Visa Crunch

Post-Graduation Work Permit In Canada Is A Thorny Path To Immigration

How far are you willing to travel to pursue the “Canadian dream”?

For many overseas students, the idea of receiving an excellent education and obtaining a post-graduation work permit in Canada is too attractive to pass up, but is it too good to be true? Because of the post-graduation work permit, the study-to-immigration pipeline is frequently cited as a strong selling feature for Canadian education (PGWP).

The permit is a one-time, non-renewable arrangement that can be given for a period ranging from eight months to three years, equal to an applicant’s total years of study in Canada. PGWP holders cannot extend their visa and must seek permanent residency if they wish to continue working and living in the nation, which is why the PGWP is frequently viewed as a significant doorway to immigration. They essentially become undocumented if they are unable to enter the PR pool once their authorization expires.

The most likely option is to obtain another study visa, but this comes with its own set of restrictions: they may only work 20 hours per week, and their wages are insufficient to support rising living costs. Many international students, trapped by the legality of their position, resort to “unskilled” or under-the-table occupations that not only subject them to labour exploitation but also do not count towards PR criteria.

According to student activists, the system disadvantages international students and exposes them to increased precarity in an environment where their rights are not effectively protected. The non-renewable nature of PGWPs, according to Syed Hussan of the Migrant Workers Alliance for Change (MWAC), is a “setup for disaster.”

“None of the jobs the students get to do in warehouses, in construction, retail, or gigs, count towards the PR requirements,” Hussan was quoted saying during a recent virtual conference held by the organisation, where he remarked that these were “celebrated jobs” during Covid-19. 

Hussan’s remarks are unsurprising. The Walrus published an exposé last year showing the seedier side of foreign higher education recruitment in Canada, including rising evidence of labour exploitation involving abroad students attracted by false promises from agents in their home country.

The inability of systemic action by Canadian universities and colleges to address the issue adds to the burden for international students who have sacrificed time and money to have a chance at a better life in Canada.

Overseas students will need to choose a degree programme that will earn them enough points through the Express Entry programme, an economic class immigration track, to improve their chances of immigration once their PGWP expires. A study published on January 18 by Statistics Canada revealed encouraging news for prospective PR applicants: more students received PGWPs between 2008 and 2018, with annual median income increasing by more than 13 times throughout the decade.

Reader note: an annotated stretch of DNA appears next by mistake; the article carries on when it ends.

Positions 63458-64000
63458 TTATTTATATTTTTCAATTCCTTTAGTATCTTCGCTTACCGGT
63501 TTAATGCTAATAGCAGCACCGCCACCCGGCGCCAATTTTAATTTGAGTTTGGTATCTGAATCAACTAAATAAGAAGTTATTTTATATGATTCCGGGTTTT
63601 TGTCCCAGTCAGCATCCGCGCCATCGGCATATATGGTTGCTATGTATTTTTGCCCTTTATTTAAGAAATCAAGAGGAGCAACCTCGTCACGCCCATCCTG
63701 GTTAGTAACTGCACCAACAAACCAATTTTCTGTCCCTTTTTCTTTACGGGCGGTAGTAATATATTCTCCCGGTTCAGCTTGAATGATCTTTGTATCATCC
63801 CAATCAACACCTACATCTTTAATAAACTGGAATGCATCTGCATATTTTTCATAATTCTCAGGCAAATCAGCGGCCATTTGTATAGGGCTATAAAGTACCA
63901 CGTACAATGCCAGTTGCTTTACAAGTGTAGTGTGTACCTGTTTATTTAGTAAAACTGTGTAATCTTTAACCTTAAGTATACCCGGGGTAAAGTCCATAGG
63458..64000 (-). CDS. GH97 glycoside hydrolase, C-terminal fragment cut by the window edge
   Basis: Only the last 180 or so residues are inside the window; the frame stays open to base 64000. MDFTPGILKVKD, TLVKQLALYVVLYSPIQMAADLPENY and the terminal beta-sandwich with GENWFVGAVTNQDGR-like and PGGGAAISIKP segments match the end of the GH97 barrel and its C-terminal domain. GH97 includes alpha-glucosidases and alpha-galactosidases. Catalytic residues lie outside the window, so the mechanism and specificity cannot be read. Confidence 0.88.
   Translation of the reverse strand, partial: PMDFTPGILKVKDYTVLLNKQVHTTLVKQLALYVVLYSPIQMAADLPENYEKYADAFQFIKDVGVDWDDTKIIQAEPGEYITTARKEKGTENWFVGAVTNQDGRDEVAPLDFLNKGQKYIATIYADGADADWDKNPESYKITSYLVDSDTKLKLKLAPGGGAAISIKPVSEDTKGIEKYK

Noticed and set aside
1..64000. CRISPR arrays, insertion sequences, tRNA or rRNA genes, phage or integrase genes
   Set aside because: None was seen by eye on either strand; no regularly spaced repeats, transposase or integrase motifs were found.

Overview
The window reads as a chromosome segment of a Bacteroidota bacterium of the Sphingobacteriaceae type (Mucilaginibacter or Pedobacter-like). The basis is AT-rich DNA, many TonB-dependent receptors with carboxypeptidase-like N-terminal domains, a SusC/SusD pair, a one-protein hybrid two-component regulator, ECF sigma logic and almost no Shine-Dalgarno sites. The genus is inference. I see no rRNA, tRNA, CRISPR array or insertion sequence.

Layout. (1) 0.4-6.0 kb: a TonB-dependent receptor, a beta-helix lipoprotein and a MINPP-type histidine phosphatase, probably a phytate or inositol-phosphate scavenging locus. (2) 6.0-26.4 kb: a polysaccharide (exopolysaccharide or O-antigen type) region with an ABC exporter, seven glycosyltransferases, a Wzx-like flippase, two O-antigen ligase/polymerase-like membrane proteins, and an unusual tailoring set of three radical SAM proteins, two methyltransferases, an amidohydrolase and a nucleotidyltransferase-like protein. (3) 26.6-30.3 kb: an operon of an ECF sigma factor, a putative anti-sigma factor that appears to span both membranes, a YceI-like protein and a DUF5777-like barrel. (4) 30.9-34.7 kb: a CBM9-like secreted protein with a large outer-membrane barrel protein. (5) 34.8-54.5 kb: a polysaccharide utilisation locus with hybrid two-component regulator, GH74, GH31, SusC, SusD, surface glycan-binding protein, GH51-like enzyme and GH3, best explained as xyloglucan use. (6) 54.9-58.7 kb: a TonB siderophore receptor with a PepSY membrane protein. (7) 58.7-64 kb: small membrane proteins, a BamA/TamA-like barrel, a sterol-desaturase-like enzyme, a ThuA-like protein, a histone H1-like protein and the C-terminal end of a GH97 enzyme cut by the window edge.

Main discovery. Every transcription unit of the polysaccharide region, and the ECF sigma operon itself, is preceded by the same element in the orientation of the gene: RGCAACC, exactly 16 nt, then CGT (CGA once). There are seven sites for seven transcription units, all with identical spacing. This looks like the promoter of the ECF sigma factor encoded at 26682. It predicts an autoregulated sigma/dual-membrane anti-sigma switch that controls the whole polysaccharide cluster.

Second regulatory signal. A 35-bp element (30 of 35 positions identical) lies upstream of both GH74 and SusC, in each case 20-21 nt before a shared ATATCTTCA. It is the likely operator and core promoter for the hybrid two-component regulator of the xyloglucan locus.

The optimistic figures cannot overshadow the difficulties of obtaining a work visa in Canada in the first place, as well as the costs that overseas students incur over time. They pay much higher tuition rates than domestic students, and their Canadian experience is plagued with uncertainty and distress as inflation climbs. When the strains of a pandemic are added, their position can quickly become overwhelming.

Savitri Sinanan, a Trinidadian international student who has spent over $100,000 Canadian dollars on tuition and study permit renewals, has been rejected three times by the country’s Comprehensive Ranking System (CRS), which would qualify her for permanent residency.

Sinanan, a high-achieving student, has not been able to find a high-wage career and has been subjected to employer abuse, exploitation, and discrimination in low-wage jobs. She noted that if she had realised the unpleasant truth of Canada’s student-to-PR reality, she would not have left her home country.

Sinanan, a high-achieving student, has not been able to find a high-wage career and has been subjected to employer abuse, exploitation, and discrimination in low-wage jobs. She noted that if she had realised the unpleasant truth of Canada’s student-to-PR reality, she would not have left her home country.

Legal Disclaimer: This article is provided for information purposes only.

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Abhishek Shah

Abhishek Shah

I'm a final-year management student at NMIMS, Mumbai.

The power of words and their ability to affect others captivates me that's where my love for writing comes from. Content writing welcomes me with my own mind and gives wings to my thoughts. I'll today and forever love gaining insight by reading and writing and that's the reason I am called the father of scriptwriting in my circle.

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